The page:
City court judge to go on trial in October over loud house party allegations

ATLANTA — Channel 2 Action News has learned that an Atlanta city judge goes on trial in October on a charge of violating the city’s noise ordinance at a Buckhead party that infuriated neighbors.

This is just the latest event in a contentious three years for Judge Terrinee Gundy. Gundy has been facing state ethics charges since 2019.

Channel 2 Action News broke the story of the investigation by the Judicial Qualifications Commission in 2017. Those charges are still unresolved, but there are hints in some court records that a deal is in the works.

The local case against Gundy is set for Oct. 7 in the courthouse where Gundy works as a Municipal Court judge.

The charge is relatively minor, but her arrangements for the party that lead to the noise charge raise the prospect of another ethical issue.

Channel 2 investigative reporter Richard Belcher used the state open records law to obtain APD bodycam video of the Dec. 4, 2021, party that got the judge in trouble.

Gundy hired a marching band for the event, and you can clearly hear the band playing outside the Roxboro Road home near Lenox Square when the police officer arrived to investigate the noise complaint.

On bodycam video, you can hear the officer describe the scene as “loud as hell.”

Two unhappy neighbors told the officer: “This is absolutely ridiculous. I’ve got children trying to sleep. Ya’ll need to lock their (bleep) up!!”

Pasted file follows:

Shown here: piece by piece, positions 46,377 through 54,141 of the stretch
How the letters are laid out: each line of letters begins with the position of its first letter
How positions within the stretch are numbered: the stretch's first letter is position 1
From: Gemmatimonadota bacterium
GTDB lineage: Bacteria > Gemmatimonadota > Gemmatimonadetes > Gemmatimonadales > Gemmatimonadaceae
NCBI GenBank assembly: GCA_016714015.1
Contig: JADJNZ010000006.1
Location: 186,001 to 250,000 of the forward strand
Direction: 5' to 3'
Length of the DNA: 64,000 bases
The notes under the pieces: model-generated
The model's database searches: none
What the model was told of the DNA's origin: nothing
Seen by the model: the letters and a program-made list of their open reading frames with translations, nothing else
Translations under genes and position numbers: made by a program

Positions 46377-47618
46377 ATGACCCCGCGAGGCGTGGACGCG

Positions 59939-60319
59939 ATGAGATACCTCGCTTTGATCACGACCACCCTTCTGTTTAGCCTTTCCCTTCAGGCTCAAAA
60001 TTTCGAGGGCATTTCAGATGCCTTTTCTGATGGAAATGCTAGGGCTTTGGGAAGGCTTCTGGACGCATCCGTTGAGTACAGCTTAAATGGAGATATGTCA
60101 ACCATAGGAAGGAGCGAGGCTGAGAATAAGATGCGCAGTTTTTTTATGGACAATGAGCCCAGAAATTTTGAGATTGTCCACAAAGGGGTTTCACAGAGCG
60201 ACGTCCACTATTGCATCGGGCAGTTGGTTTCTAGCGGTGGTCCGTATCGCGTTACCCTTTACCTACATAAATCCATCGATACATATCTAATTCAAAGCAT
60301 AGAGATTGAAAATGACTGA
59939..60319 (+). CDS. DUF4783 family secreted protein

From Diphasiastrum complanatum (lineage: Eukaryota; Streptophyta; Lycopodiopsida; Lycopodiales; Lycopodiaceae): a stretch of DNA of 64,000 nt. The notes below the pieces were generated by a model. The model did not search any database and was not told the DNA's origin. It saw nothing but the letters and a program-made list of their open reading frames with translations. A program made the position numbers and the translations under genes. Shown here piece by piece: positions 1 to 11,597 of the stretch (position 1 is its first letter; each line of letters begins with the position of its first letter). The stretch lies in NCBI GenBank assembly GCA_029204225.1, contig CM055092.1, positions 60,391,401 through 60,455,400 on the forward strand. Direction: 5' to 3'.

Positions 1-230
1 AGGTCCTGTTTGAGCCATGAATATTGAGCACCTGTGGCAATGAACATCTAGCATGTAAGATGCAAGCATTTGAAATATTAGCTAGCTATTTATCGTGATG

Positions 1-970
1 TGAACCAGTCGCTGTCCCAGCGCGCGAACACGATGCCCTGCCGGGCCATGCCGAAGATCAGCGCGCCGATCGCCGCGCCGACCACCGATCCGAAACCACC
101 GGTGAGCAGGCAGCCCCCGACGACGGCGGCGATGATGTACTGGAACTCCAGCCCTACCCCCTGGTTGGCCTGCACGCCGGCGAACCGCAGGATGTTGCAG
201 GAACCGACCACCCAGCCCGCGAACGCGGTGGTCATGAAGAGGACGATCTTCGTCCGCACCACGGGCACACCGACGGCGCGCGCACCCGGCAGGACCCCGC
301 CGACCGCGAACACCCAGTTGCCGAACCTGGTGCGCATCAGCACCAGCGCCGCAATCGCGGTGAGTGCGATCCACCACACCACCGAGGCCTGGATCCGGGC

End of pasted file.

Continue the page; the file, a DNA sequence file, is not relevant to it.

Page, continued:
That officer arrived at about 9:20 p.m. on a Saturday.


Channel 2 Action News confirmed that Gundy’s good friend, former Mayor Kasim Reed, attended the party, but he is not visible in the video.

Reed was not charged and is not named in the police report. Reed appointed Gundy to the city court in 2015.

When Gundy came out of the house, the video captures the officer asking her: “How did you go about booking this space?”

The judge responded: “I just borrowed it from one of my friends. So I didn’t actually pay a fee or anything.”

Zillow estimates the party house at 3511 Roxboro Road is worth about $1.8 million. A realtor who had listed the house for sale earlier this year told Channel 2 Action News it rents for $10,000 to $15,000 per night.

The judicial code of conduct has strict limitations on judges accepting gifts.

The judge has been facing several charges of violating the state’s judicial code of conduct since 2019.

Amended earlier this year, the charges include habitual tardiness, excessive absenteeism and failure to hold hearings which resulted in jail inmates being detained improperly.

References on the docket of the state supreme court suggest she and the JQC have tried twice this year to work out a deal on disciplinary action.

The docket shows references to “Discipline by Consent” on March 16, 2022, and July 25, 2022. But we don’t have access to details of the proposed deals. The Georgia Supreme Court has the final say on disciplinary actions against judges.

JQC Director Chuck Boring declined comment on the possibility of a deal with Judge Gundy.

Her attorney, Gabe Banks, did not provide a statement for our story.

For her trial on the noise ordinance charge, a visiting judge and visiting prosecutor will handle the case to avoid any conflict of interest in the court where Gundy sits.